As such, many governments and law enforcement agencies around the world are looking for ways to tackle the influx of drones. In the United States, the Federal Aviation Administration (FAA) has initiated a drone registration program to keep tabs on who’s flying drones that weigh between 0.55 and 50 pounds. During the first 30 days of enrollment, over 300,000 drones were registered thorough the FAA’s website.
Likewise, in Japan, the Tokyo Metropolitan Police Department has stepped in to offer its own form of aerial justice with regards to rogue drones. The law enforcement agency is employing “interceptor drones” that use a 3x2 meter net to nab other drones that are operating in restricted areas.
While drones capturing drones is definitely cool stuff, nothing can compare to what the Dutch National Police, with the assistance of Guard From Above (GFA), have in store for rogue drones. GFA has trained birds of prey to track down drones and “take them out” using their massive talons. If you check out this video that went viral last year, you’ll see that eagles — in this case a wedge-tail eagle — show no mercy to drones invading their airspace:
In the case of the eagles trained by GFA, instead of just knocking the drones out of the sky, they grab ahold of them and take them to a safe landing spot. This critical step is what will keep random drones from falling out of the sky endangering hapless humans below.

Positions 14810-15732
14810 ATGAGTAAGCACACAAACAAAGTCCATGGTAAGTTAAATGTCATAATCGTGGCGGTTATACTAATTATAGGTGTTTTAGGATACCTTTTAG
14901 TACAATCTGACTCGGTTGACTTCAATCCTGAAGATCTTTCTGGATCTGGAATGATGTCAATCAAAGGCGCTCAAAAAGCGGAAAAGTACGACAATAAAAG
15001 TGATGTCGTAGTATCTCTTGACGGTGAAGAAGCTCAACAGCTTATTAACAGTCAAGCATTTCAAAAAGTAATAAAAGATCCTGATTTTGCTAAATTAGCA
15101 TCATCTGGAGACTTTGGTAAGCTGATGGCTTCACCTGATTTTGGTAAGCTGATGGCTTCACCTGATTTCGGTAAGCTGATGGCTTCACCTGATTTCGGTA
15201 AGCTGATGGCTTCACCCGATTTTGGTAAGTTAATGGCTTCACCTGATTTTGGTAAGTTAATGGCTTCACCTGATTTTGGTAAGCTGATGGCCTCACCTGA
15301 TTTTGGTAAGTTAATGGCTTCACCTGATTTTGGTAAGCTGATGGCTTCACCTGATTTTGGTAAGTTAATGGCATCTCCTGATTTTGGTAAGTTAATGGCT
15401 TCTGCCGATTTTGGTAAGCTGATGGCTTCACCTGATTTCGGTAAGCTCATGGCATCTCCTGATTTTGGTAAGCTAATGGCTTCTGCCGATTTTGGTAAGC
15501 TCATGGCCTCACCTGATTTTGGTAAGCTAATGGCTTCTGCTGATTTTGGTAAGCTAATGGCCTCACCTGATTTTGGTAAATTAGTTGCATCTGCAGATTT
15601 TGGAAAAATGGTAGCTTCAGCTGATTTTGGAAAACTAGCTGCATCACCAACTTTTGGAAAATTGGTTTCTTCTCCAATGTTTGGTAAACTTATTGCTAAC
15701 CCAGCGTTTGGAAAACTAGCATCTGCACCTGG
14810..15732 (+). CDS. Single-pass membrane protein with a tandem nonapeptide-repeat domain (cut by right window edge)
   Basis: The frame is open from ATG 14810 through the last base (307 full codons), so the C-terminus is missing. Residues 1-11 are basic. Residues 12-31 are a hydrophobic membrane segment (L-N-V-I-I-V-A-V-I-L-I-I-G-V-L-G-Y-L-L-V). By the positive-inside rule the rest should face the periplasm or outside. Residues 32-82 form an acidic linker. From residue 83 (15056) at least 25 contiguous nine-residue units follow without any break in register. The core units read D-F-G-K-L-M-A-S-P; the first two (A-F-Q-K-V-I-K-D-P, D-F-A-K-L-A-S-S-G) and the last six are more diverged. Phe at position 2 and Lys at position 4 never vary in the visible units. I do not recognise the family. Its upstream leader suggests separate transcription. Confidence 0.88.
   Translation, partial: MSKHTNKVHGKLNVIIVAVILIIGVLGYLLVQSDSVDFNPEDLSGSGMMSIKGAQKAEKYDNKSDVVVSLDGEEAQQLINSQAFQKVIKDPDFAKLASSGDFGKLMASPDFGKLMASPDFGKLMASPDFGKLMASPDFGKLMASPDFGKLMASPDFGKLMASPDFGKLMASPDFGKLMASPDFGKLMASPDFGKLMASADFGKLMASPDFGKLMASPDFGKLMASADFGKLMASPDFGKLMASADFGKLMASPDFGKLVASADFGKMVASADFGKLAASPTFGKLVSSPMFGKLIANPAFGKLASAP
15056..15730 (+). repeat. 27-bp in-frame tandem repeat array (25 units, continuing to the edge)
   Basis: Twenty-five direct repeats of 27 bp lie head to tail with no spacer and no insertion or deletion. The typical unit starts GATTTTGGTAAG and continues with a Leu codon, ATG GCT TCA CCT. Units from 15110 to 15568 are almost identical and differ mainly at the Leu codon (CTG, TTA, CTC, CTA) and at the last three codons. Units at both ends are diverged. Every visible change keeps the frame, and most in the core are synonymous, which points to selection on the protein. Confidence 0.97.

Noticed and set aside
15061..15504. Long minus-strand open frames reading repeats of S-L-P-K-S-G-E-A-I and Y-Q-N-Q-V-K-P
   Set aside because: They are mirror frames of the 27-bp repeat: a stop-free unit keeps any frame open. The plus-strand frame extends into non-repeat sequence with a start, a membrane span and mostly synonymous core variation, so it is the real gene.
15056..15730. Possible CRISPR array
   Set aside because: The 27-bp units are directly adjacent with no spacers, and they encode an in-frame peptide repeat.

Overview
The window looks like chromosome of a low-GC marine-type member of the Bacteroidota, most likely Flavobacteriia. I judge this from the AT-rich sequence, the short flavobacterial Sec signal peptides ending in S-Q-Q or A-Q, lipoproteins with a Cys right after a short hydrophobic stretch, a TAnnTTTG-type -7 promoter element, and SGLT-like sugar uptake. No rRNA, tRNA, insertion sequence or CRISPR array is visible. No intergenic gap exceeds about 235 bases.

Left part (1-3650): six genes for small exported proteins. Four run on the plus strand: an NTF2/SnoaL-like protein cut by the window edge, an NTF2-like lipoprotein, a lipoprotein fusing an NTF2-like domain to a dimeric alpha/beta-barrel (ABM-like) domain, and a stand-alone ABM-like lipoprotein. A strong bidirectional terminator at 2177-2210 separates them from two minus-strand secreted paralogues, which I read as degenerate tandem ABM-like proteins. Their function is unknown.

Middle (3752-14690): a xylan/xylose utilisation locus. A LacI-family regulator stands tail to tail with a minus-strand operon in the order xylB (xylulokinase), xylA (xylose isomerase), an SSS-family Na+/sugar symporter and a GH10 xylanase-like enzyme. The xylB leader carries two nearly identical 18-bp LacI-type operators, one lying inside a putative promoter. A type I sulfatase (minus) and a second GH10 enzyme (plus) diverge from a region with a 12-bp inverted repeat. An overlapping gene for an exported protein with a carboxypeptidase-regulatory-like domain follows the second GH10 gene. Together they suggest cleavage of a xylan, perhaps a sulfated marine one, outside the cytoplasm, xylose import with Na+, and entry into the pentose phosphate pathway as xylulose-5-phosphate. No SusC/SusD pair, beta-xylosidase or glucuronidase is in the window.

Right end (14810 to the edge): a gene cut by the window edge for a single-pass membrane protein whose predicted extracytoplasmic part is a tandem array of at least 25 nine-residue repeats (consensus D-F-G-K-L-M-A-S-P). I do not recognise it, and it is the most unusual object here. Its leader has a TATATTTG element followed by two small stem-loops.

“For years, the government has been looking for ways to counter the
undesirable use of drones,” said GFA founder and CEO Sjoerd Hoogendoorn. “Sometimes a low-tech solution for a high-tech problem is more obvious than it seems.”
While we have no doubt that birds of prey can successfully capture smaller drones without endangering themselves, some of the beefier drones with hardened propellers seem like they could potentially deliver some crippling damage to the winged fliers. Of course, GFA is looking into this, writing:
Their talons have scales, which protect them, naturally, from their victims’ bites. Of course, we are continuously investigating any extra possible protective measures we can take in order to protect our birds. The Dutch National Police has asked the Dutch Organization for Applied Scientific Research (TNO) to research the possible impact on the birds’ claws.
We must say, this is a rather innovative way to tackle drones that have run amuck, but we wonder what PETA would say about using birds of prey for such missions…